Apple Joining the Atmos streaming game!

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EricKalet

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Thank you for that. It will be very useful, to someone like me ! :)

I’m going to leave Dolby vision settings alone, just for now. ;)
Just keep in mind when you set it to have Dolby Vision on all the time it “forces” the content into DV which could cause some of the issues your experience. By selecting match rate, etc, ATV4K automatically plays content according to the encoding…so if it’s HDR10 it plays HDR10, etc.
 

Toto4Ever

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Just keep in mind when you set it to have Dolby Vision on all the time it “forces” the content into DV which could cause some of the issues your experience. By selecting match rate, etc, ATV4K automatically plays content according to the encoding…so if it’s HDR10 it plays HDR10, etc.
Thanks for that. I’ll have a look at the settings sometime tomorrow.
 

Toto4Ever

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I’ve just sorted out wired headphone use, connected to my Sony TA-ZH1ES, ( With my Sony MDR-Z1R’s headphones )

I just briefly tried my favourite artist, Michael Jackson, didn’t listen to a whole song & thought I’d go back to the Yello album, which was displaying PCM48kHz, as it should.

…..but DSD Remastering enabled…..& OMG !!!!!!! :LB:SG:SB:cool:
 

himey

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Do you have an Atmos system? If not, the offerings on Apple Music (mostly, if not all, commissioned by Dolby and not Apple) are not going to compare to a typical 5.1 mix. When listening in 5.1 without heights, the instruments that would ordinarily be subtracted out of the L-C-R-LS-RS and added to the height speakers are instead mixed in leading to a lack of separation. A better comparison would be the Bluray of the Atmos version of REM's Automatic for the People compared to the Apple Music version, which should be the same other than the compression. Neither will sound like the previous Elliot Scheiner 5.1 mix.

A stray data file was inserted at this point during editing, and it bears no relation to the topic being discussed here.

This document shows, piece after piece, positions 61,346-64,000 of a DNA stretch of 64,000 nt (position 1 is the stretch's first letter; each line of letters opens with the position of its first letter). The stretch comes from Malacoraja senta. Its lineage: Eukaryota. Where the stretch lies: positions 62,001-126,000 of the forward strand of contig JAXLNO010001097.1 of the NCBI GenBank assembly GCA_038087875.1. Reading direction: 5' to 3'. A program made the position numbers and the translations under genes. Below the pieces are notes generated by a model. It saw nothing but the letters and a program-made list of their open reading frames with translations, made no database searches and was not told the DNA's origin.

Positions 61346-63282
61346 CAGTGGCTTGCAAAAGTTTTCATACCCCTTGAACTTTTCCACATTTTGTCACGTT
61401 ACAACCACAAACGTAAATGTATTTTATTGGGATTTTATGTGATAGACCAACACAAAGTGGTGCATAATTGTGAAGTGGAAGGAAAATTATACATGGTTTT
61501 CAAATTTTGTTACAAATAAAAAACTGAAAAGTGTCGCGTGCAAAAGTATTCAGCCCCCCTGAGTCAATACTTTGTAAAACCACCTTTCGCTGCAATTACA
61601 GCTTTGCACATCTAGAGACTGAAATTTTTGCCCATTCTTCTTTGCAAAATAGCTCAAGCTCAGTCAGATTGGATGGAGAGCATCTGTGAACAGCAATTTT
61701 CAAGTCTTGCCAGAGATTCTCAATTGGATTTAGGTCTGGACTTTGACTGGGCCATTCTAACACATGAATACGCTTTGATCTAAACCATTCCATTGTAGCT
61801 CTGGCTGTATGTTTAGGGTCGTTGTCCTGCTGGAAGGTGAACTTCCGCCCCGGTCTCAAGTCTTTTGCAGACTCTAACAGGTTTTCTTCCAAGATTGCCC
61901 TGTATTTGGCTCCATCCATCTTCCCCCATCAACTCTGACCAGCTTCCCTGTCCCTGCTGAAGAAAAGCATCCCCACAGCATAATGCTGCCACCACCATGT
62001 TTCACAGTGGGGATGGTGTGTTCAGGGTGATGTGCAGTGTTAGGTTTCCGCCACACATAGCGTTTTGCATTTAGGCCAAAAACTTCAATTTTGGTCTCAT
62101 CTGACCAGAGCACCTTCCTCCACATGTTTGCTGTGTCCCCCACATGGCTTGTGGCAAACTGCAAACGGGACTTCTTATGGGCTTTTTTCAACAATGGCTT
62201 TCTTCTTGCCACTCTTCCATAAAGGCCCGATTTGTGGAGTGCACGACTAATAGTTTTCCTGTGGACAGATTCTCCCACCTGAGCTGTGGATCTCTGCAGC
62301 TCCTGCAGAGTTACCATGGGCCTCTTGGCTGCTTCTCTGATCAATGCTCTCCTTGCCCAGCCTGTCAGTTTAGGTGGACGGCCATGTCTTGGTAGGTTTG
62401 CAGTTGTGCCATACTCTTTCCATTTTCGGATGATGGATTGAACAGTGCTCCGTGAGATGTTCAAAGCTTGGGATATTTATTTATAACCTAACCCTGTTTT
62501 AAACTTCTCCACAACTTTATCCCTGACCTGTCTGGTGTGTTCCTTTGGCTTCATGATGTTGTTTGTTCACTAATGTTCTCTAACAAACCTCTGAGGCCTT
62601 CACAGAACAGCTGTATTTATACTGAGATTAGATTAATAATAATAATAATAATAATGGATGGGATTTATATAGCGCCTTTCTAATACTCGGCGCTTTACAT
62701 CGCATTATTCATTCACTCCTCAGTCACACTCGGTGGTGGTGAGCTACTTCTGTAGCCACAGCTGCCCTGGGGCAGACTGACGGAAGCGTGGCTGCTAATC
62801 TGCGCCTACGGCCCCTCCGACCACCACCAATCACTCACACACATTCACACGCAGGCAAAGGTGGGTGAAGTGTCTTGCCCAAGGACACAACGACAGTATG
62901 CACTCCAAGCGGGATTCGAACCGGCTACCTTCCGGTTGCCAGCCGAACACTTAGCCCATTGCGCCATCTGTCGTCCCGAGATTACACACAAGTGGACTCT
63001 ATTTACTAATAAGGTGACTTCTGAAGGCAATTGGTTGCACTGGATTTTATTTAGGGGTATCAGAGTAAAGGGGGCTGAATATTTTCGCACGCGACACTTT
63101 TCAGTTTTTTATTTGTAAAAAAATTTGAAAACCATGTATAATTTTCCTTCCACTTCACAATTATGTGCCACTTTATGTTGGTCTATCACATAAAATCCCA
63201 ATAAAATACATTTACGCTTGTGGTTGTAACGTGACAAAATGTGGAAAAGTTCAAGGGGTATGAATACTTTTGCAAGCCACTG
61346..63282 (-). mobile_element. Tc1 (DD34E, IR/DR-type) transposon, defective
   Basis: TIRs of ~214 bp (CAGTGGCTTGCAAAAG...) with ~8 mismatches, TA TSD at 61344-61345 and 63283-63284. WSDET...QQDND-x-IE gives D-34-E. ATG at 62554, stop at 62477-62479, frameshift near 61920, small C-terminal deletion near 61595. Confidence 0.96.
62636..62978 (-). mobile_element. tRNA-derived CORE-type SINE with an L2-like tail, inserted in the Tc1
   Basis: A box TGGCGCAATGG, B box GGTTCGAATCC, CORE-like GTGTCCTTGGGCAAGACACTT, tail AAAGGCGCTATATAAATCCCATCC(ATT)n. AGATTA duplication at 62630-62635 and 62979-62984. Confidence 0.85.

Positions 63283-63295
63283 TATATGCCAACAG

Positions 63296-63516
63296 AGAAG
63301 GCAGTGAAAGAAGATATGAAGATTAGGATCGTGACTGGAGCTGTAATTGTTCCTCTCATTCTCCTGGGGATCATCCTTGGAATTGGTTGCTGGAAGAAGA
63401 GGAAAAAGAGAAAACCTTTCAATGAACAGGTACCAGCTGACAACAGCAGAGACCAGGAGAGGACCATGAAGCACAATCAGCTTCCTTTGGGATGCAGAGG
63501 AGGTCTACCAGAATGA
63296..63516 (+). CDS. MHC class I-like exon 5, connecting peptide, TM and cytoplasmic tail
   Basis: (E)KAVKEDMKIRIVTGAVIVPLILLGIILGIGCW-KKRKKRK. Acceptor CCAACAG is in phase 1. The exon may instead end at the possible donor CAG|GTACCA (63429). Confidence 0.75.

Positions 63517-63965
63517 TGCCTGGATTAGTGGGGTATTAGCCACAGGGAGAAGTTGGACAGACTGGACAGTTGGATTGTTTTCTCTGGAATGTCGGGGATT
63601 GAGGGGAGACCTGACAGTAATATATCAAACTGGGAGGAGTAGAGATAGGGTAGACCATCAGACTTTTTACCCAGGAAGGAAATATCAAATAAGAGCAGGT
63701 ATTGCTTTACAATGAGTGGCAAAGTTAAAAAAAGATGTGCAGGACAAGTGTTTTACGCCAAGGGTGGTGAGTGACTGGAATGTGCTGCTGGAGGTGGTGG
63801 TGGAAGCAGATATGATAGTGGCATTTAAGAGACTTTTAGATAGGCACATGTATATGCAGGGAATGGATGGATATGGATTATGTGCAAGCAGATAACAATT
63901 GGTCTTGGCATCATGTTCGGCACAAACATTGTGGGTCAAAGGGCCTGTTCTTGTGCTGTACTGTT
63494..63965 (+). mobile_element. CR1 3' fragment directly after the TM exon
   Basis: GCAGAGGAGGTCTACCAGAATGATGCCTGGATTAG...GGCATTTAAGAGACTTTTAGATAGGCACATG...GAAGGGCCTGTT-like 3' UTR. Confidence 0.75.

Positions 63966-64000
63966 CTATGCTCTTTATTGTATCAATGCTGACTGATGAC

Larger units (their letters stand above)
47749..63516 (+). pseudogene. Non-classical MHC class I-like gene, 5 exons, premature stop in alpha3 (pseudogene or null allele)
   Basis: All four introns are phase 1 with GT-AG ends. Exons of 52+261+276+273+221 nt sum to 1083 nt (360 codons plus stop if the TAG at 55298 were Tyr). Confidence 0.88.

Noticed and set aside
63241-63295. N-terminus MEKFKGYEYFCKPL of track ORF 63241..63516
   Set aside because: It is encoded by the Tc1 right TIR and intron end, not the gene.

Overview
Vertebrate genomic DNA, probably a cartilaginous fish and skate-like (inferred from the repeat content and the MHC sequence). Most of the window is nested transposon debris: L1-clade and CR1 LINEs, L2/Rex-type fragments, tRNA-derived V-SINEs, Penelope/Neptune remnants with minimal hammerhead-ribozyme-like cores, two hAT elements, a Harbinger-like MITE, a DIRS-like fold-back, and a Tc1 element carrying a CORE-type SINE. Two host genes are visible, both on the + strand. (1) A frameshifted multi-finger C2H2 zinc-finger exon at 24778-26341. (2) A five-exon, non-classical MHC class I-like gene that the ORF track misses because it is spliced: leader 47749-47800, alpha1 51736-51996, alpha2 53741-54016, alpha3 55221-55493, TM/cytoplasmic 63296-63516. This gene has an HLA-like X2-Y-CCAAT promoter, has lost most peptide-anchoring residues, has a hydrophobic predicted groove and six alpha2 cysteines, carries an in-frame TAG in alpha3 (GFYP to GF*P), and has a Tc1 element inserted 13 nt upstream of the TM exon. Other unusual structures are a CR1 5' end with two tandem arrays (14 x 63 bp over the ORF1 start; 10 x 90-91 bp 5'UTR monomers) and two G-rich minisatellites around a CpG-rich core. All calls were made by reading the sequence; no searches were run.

If you are saying a quality Atmos mix can't ever sound as good as an excellent 5.1 mix, on a 5.1 setup, I would say that isn't my experience.
 

KMO

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If you are saying a quality Atmos mix can't ever sound as good as an excellent 5.1 mix, on a 5.1 setup, I would say that isn't my experience.
It's very much going to depend on the authoring. I don't believe there's any technical reason an Atmos mix can't be authored such that its 7.1 bed is fully tuned, and really is a "dedicated 7.1 mix". There's no technical reason to release separate Atmos and 7.1 mixes - if you tune a 7.1 mix, it can be in the Atmos track. And then I personally think there's no point making separate 7.1 and 5.1. Player 7.1->5.1 downmix is fine, IMO.

It's more just a question of effort - making the Atmos mix takes time, and there's the 2-channel mix to do too. How much time will they want to spend optimising the 7.1? There will be a temptation to just auto-downmix, which can lead to the loss of stem isolation described, which is contrary to many people's taste. (I'm personally more about the spatial aspect than the isolation, so I think it would bug me less).

But even with auto-downmix, I think we 7.1 users potentially win. Music has tended to stick with 5.1, but Atmos always gives us 7.1. We get a bit more surround separation.

Although I'm not clear how much easy control Dolby give on the auto-downmix. It may be that there is a simple knob which favours horizontal spread. Kind of a "top->7.1 downmix width" control.

I think some people are envisaging an overhead pan from L->Ltf->Rtr->Rrs to be mapped linearly from L->Rrs in the downmix, so stuff that was deliberately isolated towards Ltf always ends up somewhere mid-front-left and coming out of multiple speakers